Were London Critics Mourning West End Wicked? (September 28, 2006)
West End Wicked Opens Tonight (September 27, 2006)
Wicked Witch of the West End Takes Flight Tonight (September 7, 2006)
Jaaku or Neikan? Wicked Set for Japanese Translation (July 24, 2006)
Five Times More Wicked (July 17, 2006)
Wicked's West End Witches Update (May 17, 2006)
Worldwide Wicked Casting News (May 5, 2006)
Encore: Spotlight Week Ending April 30, 2006 (April 30, 2006)

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At 21 February, 2007, Anonymous Esther said...

As someone who only recently fell under its spell, I can certainly understand why Wicked is so enchanting and beloved. It's a great, well-told story with catchy tunes and funny, soaring lyrics. I can listen to the songs over and over again.

It works so well on so many different levels: as an homage to one of the most beloved and quotable movies ever (even if the flying monkeys did scare the heck out of me as a kid!), as a political allegory and as an exploration of the trials and tribulations of adolescence.

It's a story most of us know intimately, The Wizard of Oz, and a story that we don't know at all, that of the Wicked Witch. So it's a combination of the very familiar and the very surprising. And it's done with such wit.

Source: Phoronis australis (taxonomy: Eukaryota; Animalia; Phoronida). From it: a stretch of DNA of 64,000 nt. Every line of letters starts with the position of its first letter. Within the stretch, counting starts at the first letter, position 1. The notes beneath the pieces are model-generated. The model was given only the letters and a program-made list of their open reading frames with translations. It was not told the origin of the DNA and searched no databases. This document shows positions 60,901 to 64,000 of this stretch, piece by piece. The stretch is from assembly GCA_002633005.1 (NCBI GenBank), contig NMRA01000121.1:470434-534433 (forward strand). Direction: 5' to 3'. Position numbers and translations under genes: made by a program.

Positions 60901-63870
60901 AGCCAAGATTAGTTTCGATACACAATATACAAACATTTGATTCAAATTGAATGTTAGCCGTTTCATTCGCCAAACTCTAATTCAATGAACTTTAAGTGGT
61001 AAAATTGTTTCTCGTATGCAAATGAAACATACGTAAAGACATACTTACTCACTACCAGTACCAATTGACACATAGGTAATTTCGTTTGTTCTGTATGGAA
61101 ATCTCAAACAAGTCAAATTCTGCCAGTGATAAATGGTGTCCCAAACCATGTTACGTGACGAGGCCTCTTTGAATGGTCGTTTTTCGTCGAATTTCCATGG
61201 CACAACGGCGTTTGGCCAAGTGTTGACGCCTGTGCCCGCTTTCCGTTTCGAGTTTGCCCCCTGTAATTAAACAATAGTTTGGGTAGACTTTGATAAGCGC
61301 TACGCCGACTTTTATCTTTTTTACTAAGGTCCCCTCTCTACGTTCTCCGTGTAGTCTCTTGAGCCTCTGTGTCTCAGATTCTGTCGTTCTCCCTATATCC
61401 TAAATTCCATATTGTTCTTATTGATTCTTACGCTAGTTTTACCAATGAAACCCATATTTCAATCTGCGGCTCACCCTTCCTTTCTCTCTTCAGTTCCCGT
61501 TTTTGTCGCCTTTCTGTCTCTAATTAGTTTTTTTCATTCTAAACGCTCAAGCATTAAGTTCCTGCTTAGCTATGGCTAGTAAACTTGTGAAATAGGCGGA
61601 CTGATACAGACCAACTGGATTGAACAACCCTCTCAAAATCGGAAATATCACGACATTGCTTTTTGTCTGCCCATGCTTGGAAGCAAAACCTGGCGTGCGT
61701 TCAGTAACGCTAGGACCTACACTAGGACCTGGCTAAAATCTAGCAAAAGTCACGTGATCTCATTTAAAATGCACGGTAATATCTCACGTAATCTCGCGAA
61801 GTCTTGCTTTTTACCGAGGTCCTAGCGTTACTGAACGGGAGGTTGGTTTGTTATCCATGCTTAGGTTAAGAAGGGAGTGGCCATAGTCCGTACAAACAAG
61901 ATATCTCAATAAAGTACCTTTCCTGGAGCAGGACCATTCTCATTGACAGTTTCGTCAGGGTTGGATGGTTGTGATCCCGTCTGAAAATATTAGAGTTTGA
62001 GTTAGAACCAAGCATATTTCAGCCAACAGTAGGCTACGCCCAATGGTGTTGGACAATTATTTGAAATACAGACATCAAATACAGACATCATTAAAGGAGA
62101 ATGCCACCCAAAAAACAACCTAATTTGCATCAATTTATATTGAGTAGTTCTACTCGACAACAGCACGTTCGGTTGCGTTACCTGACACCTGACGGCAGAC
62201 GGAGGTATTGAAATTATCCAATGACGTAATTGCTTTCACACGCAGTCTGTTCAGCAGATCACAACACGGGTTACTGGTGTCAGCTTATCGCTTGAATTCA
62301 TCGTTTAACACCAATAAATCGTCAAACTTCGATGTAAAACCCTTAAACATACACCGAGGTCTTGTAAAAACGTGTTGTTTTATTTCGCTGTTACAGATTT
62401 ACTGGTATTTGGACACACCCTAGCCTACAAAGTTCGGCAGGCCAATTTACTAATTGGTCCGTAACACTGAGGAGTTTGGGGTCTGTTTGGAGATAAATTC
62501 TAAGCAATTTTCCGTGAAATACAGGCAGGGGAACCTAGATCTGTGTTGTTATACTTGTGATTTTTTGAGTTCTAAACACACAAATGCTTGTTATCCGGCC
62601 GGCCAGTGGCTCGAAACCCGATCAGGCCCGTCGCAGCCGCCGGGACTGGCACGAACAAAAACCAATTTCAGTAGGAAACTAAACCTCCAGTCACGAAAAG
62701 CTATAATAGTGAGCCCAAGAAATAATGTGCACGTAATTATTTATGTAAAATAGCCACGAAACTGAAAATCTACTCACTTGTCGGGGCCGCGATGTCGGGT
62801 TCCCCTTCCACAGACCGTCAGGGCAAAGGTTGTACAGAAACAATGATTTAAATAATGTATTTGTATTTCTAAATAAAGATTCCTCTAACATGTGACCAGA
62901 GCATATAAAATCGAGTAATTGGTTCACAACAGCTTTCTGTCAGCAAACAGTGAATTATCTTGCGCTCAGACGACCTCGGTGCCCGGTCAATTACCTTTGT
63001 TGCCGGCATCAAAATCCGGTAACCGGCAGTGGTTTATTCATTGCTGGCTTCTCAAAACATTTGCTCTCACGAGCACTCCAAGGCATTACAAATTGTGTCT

Plus, the way it alludes to the movie in subtle and not-so-subtle ways is beyond clever, it's absolutely inspired. And at some point in their lives, just about everyone feels like Elphaba, like they don't quite fit in. So I think the story strikes a chord.

After seven weeks, I can finally listen to "For Good" without breaking down, but it still chokes me up. The most stirring love song in this musical is about the enduring nature of friendship. How great is that!

At 21 February, 2007, Blogger Steve On Broadway (SOB) said...

I know that many critics have savaged the show, but I love it. There, I've said it (yet again).

At 22 February, 2007, Blogger StephenMosher said...

I recently got to see the new cast on Broadway and they were WONDERFUL. I didn't think it could happen.

I still love the show as much as ever.

At 22 February, 2007, Blogger Steve On Broadway (SOB) said...